Nasty URL bug brings Google Chrome to a screeching halt – Visiting—or merely mousing over a link that contains a specific string of characters—is enough to cause the current release of the Chrome browser to crash. According to VentureBeat, merely appending “%%30%30” to the end of a URL will cause Chrome to hang and crash. The cruelest twist? You don’t even have to open a malformed URL to cause the crash–merely mousing over the link is enough to bring down Chrome. (In other words, don’t add the above string to URLs unless you like cussing at your computer. Don’t say we didn’t warn you.)

Five to Try: Android Pay starts rolling out, and Spotify amps up your runs – We usually try to throw the spotlight on brand new apps with our weekly Five to Try column, but sometimes massive updates steal the show. It’s actually a little of both with Android Pay: the app itself is a totally new experience, although it’s being released as a rebranded update to the old Google Wallet. In any case, if you’re eager to tap and pay with your phone, it’s the app to get this week.

How to transform your laptop into a gaming powerhouse with an external graphics card – With a little bit of research and elbow grease, an external graphics setup can transform your laptop into a gaming powerhouse for a fraction of the price of a whole new gaming PC.

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Installing Linux on a Chromebook: What you need to know – Chromebooks are more powerful than you realize already, but zooming around the web in Google’s browser is just the beginning of what Chromebooks are capable of. Chrome OS is built on top of the Linux kernel, and you can install a full Linux environment alongside Chrome OS on your Chromebook. This gives you access to Steam and over a thousand PC games, Minecraft, Skype, and everything else that runs on desktop Linux.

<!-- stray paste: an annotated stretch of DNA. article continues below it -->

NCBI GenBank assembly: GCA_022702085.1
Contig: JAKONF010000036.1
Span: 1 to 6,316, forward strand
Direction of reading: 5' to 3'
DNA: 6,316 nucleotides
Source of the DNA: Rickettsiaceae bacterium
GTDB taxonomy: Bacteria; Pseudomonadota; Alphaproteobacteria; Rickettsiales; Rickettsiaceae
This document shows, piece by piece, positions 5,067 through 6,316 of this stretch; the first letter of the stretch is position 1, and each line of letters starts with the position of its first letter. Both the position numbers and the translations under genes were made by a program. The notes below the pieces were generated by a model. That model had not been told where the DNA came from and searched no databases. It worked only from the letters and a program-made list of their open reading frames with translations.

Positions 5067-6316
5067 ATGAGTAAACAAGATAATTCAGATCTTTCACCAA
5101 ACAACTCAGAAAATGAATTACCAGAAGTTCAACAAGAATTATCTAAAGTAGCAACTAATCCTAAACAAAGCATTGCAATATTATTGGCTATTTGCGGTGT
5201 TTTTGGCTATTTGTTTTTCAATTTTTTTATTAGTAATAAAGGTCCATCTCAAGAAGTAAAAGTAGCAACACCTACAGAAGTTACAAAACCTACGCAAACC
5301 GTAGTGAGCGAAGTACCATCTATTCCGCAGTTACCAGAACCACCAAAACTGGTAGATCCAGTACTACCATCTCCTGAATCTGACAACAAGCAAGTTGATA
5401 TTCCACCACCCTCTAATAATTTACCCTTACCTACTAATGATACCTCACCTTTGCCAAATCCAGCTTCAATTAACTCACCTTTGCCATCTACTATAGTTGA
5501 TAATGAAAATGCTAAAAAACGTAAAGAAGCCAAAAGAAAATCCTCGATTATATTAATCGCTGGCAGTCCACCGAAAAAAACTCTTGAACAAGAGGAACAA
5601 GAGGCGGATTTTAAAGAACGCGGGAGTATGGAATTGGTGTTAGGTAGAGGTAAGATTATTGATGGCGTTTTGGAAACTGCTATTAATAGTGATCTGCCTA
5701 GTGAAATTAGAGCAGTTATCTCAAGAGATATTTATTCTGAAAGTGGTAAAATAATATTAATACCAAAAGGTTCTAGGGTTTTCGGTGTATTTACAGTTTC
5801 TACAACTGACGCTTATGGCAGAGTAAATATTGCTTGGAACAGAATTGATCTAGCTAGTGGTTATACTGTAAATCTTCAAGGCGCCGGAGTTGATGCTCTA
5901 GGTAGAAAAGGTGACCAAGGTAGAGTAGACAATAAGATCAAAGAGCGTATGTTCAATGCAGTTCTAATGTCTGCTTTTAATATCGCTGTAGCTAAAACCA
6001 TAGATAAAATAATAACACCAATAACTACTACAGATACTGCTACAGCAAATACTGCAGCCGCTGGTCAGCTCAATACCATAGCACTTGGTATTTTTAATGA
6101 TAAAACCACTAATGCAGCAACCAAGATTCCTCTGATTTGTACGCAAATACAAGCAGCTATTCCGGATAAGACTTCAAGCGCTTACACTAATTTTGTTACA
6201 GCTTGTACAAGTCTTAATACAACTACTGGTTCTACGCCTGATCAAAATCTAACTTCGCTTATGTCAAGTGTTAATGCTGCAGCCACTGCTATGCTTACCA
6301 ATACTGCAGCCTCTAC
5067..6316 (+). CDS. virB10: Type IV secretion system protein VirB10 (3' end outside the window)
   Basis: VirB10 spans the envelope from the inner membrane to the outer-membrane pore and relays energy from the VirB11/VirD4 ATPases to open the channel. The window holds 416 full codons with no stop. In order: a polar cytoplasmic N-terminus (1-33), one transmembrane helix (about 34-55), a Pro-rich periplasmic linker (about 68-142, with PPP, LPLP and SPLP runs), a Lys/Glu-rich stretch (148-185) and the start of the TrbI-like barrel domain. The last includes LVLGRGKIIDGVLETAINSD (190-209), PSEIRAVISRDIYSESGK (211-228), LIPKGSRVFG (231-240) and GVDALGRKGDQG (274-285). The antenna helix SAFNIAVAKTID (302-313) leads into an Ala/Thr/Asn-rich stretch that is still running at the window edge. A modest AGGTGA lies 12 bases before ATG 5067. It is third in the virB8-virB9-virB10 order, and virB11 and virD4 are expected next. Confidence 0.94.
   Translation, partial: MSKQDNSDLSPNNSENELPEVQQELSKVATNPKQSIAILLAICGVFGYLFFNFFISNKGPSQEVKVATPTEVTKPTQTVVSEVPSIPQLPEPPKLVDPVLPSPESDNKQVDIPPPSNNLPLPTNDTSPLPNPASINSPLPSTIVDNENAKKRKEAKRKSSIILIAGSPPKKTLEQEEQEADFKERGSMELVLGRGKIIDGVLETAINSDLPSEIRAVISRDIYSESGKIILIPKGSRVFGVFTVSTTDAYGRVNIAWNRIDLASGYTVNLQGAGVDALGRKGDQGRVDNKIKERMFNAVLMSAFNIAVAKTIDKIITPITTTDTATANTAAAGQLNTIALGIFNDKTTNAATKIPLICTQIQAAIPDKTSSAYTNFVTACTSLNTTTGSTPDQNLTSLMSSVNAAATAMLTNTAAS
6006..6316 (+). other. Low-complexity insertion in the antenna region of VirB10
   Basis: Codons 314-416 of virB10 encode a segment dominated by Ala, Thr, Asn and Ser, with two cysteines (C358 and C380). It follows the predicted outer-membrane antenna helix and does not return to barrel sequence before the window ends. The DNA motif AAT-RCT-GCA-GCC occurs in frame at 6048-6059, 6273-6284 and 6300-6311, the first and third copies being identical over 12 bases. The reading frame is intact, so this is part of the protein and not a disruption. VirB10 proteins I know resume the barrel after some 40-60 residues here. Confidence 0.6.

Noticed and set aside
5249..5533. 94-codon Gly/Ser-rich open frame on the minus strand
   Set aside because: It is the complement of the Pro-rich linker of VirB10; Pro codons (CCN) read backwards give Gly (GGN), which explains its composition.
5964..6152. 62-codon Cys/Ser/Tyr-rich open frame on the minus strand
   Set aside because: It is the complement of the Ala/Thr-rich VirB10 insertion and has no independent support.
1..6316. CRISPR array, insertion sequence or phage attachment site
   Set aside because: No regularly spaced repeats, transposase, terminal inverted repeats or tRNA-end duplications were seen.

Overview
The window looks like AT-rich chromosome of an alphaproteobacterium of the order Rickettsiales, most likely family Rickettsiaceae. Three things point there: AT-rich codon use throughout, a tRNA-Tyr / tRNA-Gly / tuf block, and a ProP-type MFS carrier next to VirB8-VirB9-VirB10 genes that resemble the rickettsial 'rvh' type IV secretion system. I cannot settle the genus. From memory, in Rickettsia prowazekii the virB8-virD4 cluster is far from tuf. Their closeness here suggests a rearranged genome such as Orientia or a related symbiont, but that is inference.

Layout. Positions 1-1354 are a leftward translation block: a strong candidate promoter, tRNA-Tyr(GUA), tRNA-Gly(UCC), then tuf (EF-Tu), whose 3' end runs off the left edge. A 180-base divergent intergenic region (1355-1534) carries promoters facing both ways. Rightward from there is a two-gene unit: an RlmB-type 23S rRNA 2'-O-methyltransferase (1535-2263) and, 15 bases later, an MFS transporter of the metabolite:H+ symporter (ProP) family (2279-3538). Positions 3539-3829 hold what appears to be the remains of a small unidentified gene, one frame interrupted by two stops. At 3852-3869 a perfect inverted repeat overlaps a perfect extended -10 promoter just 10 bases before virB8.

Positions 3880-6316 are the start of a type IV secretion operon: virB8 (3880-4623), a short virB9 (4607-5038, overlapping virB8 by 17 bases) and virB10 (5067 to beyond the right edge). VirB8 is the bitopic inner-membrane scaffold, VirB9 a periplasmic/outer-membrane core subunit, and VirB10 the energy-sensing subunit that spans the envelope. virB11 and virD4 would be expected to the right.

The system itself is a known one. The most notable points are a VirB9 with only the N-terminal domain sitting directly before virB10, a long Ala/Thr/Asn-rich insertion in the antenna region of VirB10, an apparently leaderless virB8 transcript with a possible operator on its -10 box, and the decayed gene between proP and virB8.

Microsoft’s Edge browser will soon support Skype calls without a plugin – Skype is a natural fit for ORTC, and sure enough, the Skype team announced Friday that it is working on new versions of Skype for Web and Skype for Outlook.com that take advantage of this new technology. According to the Skype blog, “Skype users will be able to make voice and video calls without needing to install a plug-in on Microsoft Edge” starting sometime later this year. The Skype team says it’s also working on a plugin-free version of Skype for Business for Edge users, though it didn’t say when it expects to have that ready to rock.

Microsoft delivers Windows 10 test Build 10547 to Fast Ring Insiders – Microsoft has rolled out a new Windows 10 test build for PCs, 10547, as well as updates to a number of the built-in Windows 10 apps, for those on the Fast RIng.

Developer Removes Top Ad-Blocker From App Store: It ‘Just Doesn’t Feel Good’ – App developer Marco Arment just pulled his wildly popular ad-blocker, Peace, from the market. Arment said he didn’t feel good about the app, and has pulled it from the Apple’s App Store, announcing the move in a blog post Friday. “I’ve pulled Peace from the App Store. I’m sorry to all of my fans and customers who bought this on my name, expecting it to be supported for longer than two days. It’ll keep working for a long time if you already have it, but with no updates,” he wrote. He’s offering consumers a refund, as well as linking to instructions on how to get one.

Security:

Mandatory South Korean parental control app is a security nightmare – Back in April, South Korea required that wireless carriers install parental control apps on kids’ phones to prevent young ones from seeing naughty content. It sounded wise to officials at the time, but it now looks like that cure is worse than the disease. Researchers at the University of Toronto’s Citizen Lab have discovered 26 security holes in Smart Sheriff, the most popular of these mandatory parental apps. The software has weak authentication, sends a lot of data without encryption and relies on servers using outdated, vulnerable code. It wouldn’t be hard for an intruder to hijack the parent’s account, intercept communications or even scoop up the kids’ personal details. The worst part? Some of these vulnerabilities apply on a large scale, so a particularly sinister attacker could compromise hundreds of thousands of phones at once.